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December 2006 - January 2007
Commentary: Burqa Bigotry
Firstly, here in Britain we were first confronted with anti-British hysteria by Muslim extremists demonstrating in the streets of London in the early nineties against the UK/US military action in Kuwait to evict the invading Iraqi army. Unlike the Iraqis, Western allied forces were not, repeat not, invaders but had intervened to help a Muslim country regain its sovereignty.
Secondly, in the aftermath of the horrific Al Qaeda-inspired 9/11 attack on American soil by Islamic terrorists, the United States responded in a robust manner by sending troops and heavy armour into Afghanistan to rid the war-ravaged country of Al-Qaeda mercenaries and their terrorist-training camps, and to bring about a democratic and civilized government in Kabul. That brought renewed anti-West demonstrations by irate Muslims enraged at what they considered as armed aggression against fellow-Muslims.
Thirdly, when British and American forces later on entered Iraq to topple the tyrannous rule of Saddam Hussein, and possibly introduce democracy to the troubled land, there was even greater uproar among the Muslim community resident in Britain. UK Muslims looked at the British intervention in Iraq as a war on Islam!
Britain was faced, for the first time ever, with the dangerous spectacle of hundreds of young Muslims, mostly of Pakistani origin and many born here, turning to Al-Qaeda and rushing off to Pakistan and Afghanistan to get military training for Jehaad in the hundreds of Islamic terrorist-training camps in these two countries steeped in Islamic radicalism and the hardline Shariah concept of Islam.
Then came the horrendous 7/7 London bombing by four young Muslim suicide bombers which led to the death of over 50 Britons and injuries to 700. The British public, and the security services responsible for national security, suddenly woke up to the grim reality that the enemy – homegrown terrorists – were right in their backyard.
When you’d have thought that the (British) public would be spared any more ugly and disturbing scenes, a new - though not unexpected - phenomenon loomed large on the scene: the ‘Burqa Brigade’ of Muslim females defiantly parading the streets in their all-enveloping head-to-heel black robes which only revealed two eyes.
It was an alien and hideous sight – termed by an English lady as ‘mobile tents’- frowned upon by indigenous Britons, and one which has clearly exacerbated the anti-Muslim feeling in Britain today. It is the symptom that is spreading among fundamentalist Muslim women like wildfire. And this prompted an exasperated Muslim college professor I know quite well to exclaim: "Why the hell are these women creating so much fuss, and trouble to the Muslim community."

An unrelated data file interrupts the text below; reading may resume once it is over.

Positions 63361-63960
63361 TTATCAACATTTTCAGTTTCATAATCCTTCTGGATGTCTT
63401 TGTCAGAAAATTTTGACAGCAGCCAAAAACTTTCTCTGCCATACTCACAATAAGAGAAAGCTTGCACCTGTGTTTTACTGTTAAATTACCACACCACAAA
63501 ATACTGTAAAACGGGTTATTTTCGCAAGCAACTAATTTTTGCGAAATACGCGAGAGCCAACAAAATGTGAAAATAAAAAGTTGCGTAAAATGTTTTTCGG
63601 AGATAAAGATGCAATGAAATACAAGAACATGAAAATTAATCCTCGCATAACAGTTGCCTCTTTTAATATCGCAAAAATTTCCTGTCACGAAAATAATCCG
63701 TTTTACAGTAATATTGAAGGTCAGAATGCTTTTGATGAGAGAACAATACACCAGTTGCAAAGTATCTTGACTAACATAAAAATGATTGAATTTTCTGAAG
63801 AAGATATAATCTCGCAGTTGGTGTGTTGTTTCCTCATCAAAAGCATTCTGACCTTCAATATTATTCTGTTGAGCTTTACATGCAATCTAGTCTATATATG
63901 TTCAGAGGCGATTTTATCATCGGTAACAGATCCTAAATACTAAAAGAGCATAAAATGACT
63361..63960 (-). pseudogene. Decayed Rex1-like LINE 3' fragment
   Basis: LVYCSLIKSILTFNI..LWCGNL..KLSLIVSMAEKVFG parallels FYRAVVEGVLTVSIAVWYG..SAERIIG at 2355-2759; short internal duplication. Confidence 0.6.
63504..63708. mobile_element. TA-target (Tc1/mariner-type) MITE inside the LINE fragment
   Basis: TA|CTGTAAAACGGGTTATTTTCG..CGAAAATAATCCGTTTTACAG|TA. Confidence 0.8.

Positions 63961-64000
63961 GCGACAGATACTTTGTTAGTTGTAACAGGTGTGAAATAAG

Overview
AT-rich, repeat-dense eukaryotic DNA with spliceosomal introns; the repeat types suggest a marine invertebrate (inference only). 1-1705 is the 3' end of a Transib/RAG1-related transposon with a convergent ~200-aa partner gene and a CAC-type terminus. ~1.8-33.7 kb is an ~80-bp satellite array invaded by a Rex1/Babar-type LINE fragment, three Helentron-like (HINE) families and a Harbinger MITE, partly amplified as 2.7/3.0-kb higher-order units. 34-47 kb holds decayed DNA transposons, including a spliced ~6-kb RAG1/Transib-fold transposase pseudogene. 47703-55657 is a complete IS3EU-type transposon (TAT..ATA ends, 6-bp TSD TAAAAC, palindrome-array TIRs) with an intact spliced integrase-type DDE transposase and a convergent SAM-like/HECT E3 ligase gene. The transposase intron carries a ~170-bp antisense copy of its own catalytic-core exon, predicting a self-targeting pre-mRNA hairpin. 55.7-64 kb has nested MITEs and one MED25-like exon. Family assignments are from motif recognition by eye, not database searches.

Following the ludicrous case of Aisha Azami, 24-year-old school teacher who stubbornly insisted on wearing the full-length Burqa at work and was suspended from her job, Shabnum Mughal, a lawyer, whilst attending court refused to remove it even when told by the presiding judge. Both these women , of Pakistani origin, were born and brought up in England.
Aisha and Shabnum and their likes have done something much more than harming relations between the host and Muslim communities. Their utterly frivolous and farcical antics more out of religious fanaticism than religious fervour, have led to widespread criticism and condemnation by the British public – and some Muslim leaders – for the wearing of the Burqa in British society. So much so that Prime Minister Tony Blair, Leader of the Commons Jack Straw, a clutch of Cabinet Ministers and a Muslim MP have made it clear that the Burqa has no rightful place in democratic and secular Britain. In fact the Burqa is banned in some Muslim countries.
As I pen these lines, the BAN-THE-BURQA campaign by all appearances seems to be gathering momentum.
Islamic extremism on the upsurge
Change or you’ll be left behind
The common saying that one should change with the times in order to progress
and prosper holds good for all the peoples of the world. It was perhaps not
so much the norm in the past centuries, but in recent times it is imperative
that in a democratic set-up with a progressive outlook, vast avenues for advancement,
and modern technology, we move with the times in our endeavours to attain a
good lifestyle on this earth. This holds good especially for the non-white
ethnic minority communities from Asia, Arabia and Africa who have opted to
accept Britain as their home.